Gutting It Out

Ohio State survived a scare in Champaign today, beating a fine Illinois team 24-13.  Some of the scare came from the fact that Terrelle Pryor was injured and missed part of the third quarter, although he was able to return to the game and lead the team on two crucial scoring drives.  The rest of the scare was delivered by the Fighting Illini, who scrapped and clawed and played tough for four quarters before falling short at the end.  A loss is a loss, but Illinois showed to anyone who wanted to watch that they have a good team and lots of promise.

I am sure that many commentators will argue that this victory shows that Ohio State is weaker than people thought.  They may be right; only time will tell.  In my view, however, today’s performance instead showed a lot of strength, both in terms of strength of character and strength of will.  The Buckeyes faced a fired-up opponent in a hostile environment.  Illinois had two weeks to prepare for the game and had developed a good scheme on both sides of the ball.  The Buckeyes fell behind early.  Their best offensive player got hurt, and his back-up promptly came in and threw a bad interception.  Any one of those developments could cause some teams to lose heart; not many teams could overcome them all in combination.

Yet Ohio State did overcome them.  The defense rose to the occasion time and again, stuffing the Illinois running game and holding the Illinois offense to 250 yards, some of which came after the Buckeyes went into a prevent mode after the game was finally put out of reach.  Terrelle Pryor showed real guts by getting back onto the field and quarterbacking the team to its final two scores.  The special teams avoided a breakdown that could have quickly changed the tone of the game.  And, most importantly, the offensive line and Boom Herron, who lived up to his nickname today, led the Buckeyes on time-consuming drives, running the ball again and again into the teeth of the Illinois defense when every Illini defender knew that another running play would be called.  Ultimately, the Buckeye offensive line broke down the spirited Illini defense, and Herron’s tough running — including a huge bounce-out run for a key first down that allowed the Buckeyes to keep running the clock — put the game out of reach.

Daniel "Boom" Herron

I think Jim Tressel is a good coach who also is a good teacher.  I wonder whether he wanted his Buckeye offense, which has struggled to develop a tailback-oriented running game in the first few games, to dig down deep and show that they could block and run for first downs under adverse circumstances, when their star quarterback was gimped up and any failure could put the game at risk.  The offensive line and Boom Herron did so, and now the Ohio State offense will always know that it can run the ball when the going gets tough.  I think that experience and resulting understanding will serve this team well as the Big Ten season continues.

There will be time enough to focus on negatives from this game.  For now, the Buckeyes should savor a road win in the Big Ten that allows them to remain undefeated and on task to meet their goal of winning another league championship.

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A Trip To Champaign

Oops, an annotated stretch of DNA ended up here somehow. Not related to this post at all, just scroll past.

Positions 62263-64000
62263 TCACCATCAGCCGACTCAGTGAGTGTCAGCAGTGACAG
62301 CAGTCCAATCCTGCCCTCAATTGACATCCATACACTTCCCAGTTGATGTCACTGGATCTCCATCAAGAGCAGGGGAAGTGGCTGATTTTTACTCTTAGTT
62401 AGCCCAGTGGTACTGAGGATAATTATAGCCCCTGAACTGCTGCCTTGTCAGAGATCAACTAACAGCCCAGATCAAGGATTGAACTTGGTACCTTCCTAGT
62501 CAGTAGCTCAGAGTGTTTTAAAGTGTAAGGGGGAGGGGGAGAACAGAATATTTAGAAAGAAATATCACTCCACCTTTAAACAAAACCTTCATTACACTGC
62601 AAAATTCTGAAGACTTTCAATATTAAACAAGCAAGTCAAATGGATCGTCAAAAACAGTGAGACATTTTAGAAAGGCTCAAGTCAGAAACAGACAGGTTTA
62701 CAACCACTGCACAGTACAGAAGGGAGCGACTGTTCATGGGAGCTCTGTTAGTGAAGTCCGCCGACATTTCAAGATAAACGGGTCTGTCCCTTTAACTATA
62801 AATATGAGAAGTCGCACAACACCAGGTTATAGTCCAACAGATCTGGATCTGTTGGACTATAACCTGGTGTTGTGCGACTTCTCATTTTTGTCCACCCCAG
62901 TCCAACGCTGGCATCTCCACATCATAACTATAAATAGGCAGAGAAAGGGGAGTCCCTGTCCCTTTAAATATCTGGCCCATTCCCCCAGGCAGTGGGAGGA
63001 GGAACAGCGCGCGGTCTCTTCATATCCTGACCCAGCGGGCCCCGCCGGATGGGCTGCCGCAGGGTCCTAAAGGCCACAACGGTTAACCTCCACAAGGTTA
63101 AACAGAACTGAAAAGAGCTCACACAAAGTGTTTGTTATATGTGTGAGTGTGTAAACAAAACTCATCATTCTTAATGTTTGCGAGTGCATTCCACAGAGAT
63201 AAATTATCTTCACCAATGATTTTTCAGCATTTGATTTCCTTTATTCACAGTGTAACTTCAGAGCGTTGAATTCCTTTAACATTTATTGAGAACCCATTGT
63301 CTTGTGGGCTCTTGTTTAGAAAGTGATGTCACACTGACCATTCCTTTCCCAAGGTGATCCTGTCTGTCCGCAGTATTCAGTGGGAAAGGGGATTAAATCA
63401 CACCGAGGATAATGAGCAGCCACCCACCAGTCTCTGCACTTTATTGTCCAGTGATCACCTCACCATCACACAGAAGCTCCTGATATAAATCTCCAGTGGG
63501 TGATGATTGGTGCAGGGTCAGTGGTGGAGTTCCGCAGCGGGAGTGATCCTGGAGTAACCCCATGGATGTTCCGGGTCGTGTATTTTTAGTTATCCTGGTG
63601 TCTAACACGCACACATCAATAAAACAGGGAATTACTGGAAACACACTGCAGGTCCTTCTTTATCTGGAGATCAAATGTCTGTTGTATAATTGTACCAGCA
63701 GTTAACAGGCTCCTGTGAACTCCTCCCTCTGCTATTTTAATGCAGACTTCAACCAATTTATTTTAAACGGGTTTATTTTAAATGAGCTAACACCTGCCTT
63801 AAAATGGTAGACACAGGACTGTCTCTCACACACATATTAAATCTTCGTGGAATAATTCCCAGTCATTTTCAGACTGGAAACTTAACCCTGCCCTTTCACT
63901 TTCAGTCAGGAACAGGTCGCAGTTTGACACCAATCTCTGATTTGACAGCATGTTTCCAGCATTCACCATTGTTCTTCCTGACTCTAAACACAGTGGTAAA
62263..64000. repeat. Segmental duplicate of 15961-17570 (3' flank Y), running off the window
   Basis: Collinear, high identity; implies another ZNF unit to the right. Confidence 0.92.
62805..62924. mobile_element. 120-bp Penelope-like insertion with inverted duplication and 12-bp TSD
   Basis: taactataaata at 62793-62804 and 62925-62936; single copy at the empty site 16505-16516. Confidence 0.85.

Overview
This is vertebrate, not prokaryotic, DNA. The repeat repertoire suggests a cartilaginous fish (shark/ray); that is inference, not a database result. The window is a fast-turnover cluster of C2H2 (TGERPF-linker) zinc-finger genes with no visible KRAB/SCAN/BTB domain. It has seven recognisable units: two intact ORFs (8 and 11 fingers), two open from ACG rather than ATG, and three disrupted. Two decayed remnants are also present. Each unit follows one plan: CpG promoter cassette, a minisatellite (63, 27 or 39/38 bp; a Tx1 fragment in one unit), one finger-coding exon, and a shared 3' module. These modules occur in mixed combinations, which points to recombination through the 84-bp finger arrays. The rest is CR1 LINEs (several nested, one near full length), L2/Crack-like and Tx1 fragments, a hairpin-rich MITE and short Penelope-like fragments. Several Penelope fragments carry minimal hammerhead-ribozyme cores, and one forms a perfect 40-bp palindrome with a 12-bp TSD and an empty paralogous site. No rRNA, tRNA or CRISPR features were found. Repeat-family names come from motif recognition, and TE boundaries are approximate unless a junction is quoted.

On Saturday Ohio State makes its first road trip of the season.

The Buckeyes travel to Champaign, Illinois and Memorial Stadium to take on the Fighting Illini and play once again for the Illibuck trophy.  Illinois is one of those teams that is a bit of a cipher in this early part of the season.  They’ve only played three games and come into the game with the Buckeyes at 2 and 1.  In their opening contest they lost to Missouri, 23-13, in a game where they led at halftime.  (Missouri, incidentally, hasn’t lost a game this season.)  In the last two games the Illini have spanked Southern Illinois and beaten Northern Illinois 28-22.

Mikel Leshoure

It’s tough to draw a lot of meaningful guidance from those games, but it is clear that Illinois prefers to run the ball.  They have a big, mobile running back, Mikel Leshoure, who is 6-1 and 230 pounds.  Leshoure has run for 100 yards in each of Illinois’ three games, has scored three touchdowns, and has broken some big runs.  The Illini quarterback, Nathan Scheelhaase, is a rangy freshman who is the second leading rusher on the team.  With Leshoure and Scheelhaase leading the way, Illinois ranks 18th in the FBS in rushing yards per game.  The passing attack, however, is a little less robust, averaging 130 yards per game to rank 112th in the FBS.  On the other side of the ball, Illinois’ defense seems to be improved over last year, when they gave up an average of 30 points a game.

How will it play out? Playing on the road in the Big Ten is tough, and Ohio State always draws a big, hostile crowd and a fired-up opponent looking to make a statement.  In such situations, senior leadership is crucial; fortunately, Ohio State has a number of upperclassmen who knows how to perform on the road.  I think the key for Ohio State will be avoiding turnovers and avoiding special teams mistakes.  Ohio State’s goal will be to get ahead early, force Illinois to abandon its running game, and make Illinois’ freshman quarterback carry the load.  If they can accomplish that they will put themselves in position to win the ballgame.

Beating Illinois on the road will be a challenge, but it is a challenge the Buckeyes have to overcome if they want to contend for the Big Ten championship.